These observations have led to 2 general hypotheses about adenovirus-induced acute injury. One is that the adenovirus itself is directly toxic to the vessel (“direct viral toxicity”),8 11 a view supported by the cytotoxic effects of high-multiplicity recombinant adenovirus infections in cell culture and the known in vitro cytotoxicity of some adenoviral proteins, such as the penton base.12 13 The second is that the observed injury is a host-mediated effect, largely secondary to acute inflammatory cell infiltrate, that develops after high-titer gene transfer.14 A better understanding of adenovirus-induced acute effects and the cellular mechanisms through which they are produced may be particularly important for vascular gene transfer, since these effects may have an untoward impact on transgene expression8 and the subsequent development of neointimal proliferation.7
Accordingly, we undertook the present study to define more thoroughly the acute vascular effects of adenovirus and to answer the following general questions about adenoviral gene transfer in normal rabbit arteries: (1) What is the extent of acute vascular inflammation, and what is its time course and titer dependence? (2) What is the impact of acute vascular inflammation on transgene expression? (3) To what extent does adenoviral gene transfer functionally impair the vessel, and if functional impairment is present, what is its time course and titer dependence? (4) What is the relative contribution of “direct viral toxicity” and host-mediated inflammatory effects to the observed functional deficits?
The present study shows that a titer-dependent acute inflammatory response that significantly limits transgene expression and endothelial vasomotor function develops within hours of vascular gene transfer. Moreover, our data suggest that the host response, rather than direct viral toxic effects, is largely responsible for the observed endothelial injury.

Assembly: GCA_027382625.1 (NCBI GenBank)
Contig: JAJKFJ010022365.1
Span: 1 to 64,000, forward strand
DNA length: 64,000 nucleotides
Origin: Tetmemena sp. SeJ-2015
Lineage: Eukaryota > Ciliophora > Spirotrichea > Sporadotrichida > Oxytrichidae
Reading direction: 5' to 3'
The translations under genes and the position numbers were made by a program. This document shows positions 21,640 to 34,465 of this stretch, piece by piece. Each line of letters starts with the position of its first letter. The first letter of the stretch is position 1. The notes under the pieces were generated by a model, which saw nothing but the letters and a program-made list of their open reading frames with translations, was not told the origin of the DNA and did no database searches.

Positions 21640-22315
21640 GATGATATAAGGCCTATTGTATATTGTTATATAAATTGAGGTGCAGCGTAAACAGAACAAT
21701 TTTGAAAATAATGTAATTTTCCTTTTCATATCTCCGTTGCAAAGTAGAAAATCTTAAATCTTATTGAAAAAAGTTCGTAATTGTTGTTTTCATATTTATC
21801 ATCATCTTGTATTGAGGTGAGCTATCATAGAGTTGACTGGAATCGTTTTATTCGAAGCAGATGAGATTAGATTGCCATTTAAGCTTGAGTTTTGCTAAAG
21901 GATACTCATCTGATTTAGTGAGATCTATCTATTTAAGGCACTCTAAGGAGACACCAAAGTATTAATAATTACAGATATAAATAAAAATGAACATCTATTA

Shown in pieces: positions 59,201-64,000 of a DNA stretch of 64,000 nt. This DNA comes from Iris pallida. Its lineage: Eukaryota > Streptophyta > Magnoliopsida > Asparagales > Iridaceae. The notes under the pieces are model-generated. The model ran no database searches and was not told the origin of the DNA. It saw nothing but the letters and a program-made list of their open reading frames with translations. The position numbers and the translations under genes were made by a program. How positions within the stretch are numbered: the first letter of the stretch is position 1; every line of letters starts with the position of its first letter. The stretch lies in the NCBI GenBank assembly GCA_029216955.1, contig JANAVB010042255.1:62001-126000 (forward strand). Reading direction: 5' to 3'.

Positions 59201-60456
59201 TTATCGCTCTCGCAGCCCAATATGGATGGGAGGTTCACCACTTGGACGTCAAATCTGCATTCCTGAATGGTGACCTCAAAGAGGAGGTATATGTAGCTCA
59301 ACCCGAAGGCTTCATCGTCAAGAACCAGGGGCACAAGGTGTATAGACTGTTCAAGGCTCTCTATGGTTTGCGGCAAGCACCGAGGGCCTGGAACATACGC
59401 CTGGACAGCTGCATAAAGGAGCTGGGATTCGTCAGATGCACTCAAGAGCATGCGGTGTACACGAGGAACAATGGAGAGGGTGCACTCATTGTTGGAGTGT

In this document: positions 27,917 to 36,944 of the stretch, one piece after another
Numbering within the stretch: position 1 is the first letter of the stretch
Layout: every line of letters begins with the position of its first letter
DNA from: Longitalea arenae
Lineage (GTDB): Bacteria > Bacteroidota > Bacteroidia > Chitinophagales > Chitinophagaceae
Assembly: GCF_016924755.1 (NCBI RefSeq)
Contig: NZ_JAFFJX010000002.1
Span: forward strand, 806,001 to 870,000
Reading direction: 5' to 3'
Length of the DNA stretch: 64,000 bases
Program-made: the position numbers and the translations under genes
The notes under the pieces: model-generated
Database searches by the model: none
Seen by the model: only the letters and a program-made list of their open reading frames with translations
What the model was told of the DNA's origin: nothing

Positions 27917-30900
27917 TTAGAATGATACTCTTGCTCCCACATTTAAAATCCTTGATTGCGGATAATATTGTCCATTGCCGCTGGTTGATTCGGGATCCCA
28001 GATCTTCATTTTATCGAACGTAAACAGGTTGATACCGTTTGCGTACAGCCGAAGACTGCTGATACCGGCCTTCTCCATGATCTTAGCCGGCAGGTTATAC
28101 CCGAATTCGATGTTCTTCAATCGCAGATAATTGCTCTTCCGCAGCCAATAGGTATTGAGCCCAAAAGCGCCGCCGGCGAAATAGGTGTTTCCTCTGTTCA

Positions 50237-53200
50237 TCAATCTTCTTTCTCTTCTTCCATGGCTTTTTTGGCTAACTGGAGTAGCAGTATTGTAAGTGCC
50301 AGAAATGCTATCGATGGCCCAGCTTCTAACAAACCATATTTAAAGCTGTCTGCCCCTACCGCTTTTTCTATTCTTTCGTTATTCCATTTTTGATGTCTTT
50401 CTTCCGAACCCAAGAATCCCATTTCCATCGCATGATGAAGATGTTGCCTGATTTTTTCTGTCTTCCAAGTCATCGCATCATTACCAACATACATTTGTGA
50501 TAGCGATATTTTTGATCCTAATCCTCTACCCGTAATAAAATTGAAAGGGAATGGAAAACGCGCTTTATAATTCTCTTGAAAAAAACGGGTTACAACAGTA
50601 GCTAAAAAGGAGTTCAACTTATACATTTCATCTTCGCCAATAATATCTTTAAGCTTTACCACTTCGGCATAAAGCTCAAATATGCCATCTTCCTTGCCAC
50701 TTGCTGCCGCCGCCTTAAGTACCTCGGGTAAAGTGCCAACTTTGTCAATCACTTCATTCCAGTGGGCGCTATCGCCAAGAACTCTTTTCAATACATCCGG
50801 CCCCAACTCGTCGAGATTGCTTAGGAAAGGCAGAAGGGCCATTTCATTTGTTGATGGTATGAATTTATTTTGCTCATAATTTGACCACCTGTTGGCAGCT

Materials and Methods
Male New Zealand White rabbits (2 to 2.5 kg) were maintained on a normal diet. Anesthesia was induced using ketamine (Ketastat, 60 mg/kg, Bristol Laboratories) and xylazine (Anased, 6 mg/kg, Lloyd Laboratories) subcutaneously. All animal care and procedures were approved by Duke University Institutional Animal Care and Use Committee and complied with the Guide for the Care and Use of Laboratory Animals (National Institutes of Health publication 80-23, revised 1985).
Preparation of Adenovirus Vector
We generated a recombinant adenovirus, Ad.β-Gal, derived from the in340 mutant strain of Ad5, containing a nuclear-targeted β-Gal transgene and expression cassette in the E1 region, as previously described.15 Virus was purified from infected 293 cells by lysis in virus storage buffer (20 mmol/L Tris [pH 7.4], 150 mmol/L NaCl, 5 mmol/L KCl, and 1 mmol/L MgCl2), followed by ultracentrifugation of the lysate on a 1.3 to 1.4 g/mL cesium chloride step gradient at 100 000g for 2.5 hours at 4°C. Virus was harvested, and residual cellular RNA was removed by incubation with RNase A (100 μg/mL, Sigma Chemical Co) for 30 minutes at room temperature. Pooled virus was ultracentrifuged overnight on a second cesium chloride gradient at 4°C. Pure virus was harvested and desalted by serial gel filtration on Sepharose CL-6B spin columns (Pharmacia) in virus storage buffer. Gel-filtered virus was diluted 1:1 with 80% normal rabbit serum/20% glycerol (virus storage medium) and immediately frozen in aliquots. Viral concentration was initially estimated spectrophotometrically by absorbance at 260 nm, and infectious titer of all viral stocks was determined by at least 3 independent plaque assays on 293 cells using standard techniques (1-hour infection at 37°C, without rocking).16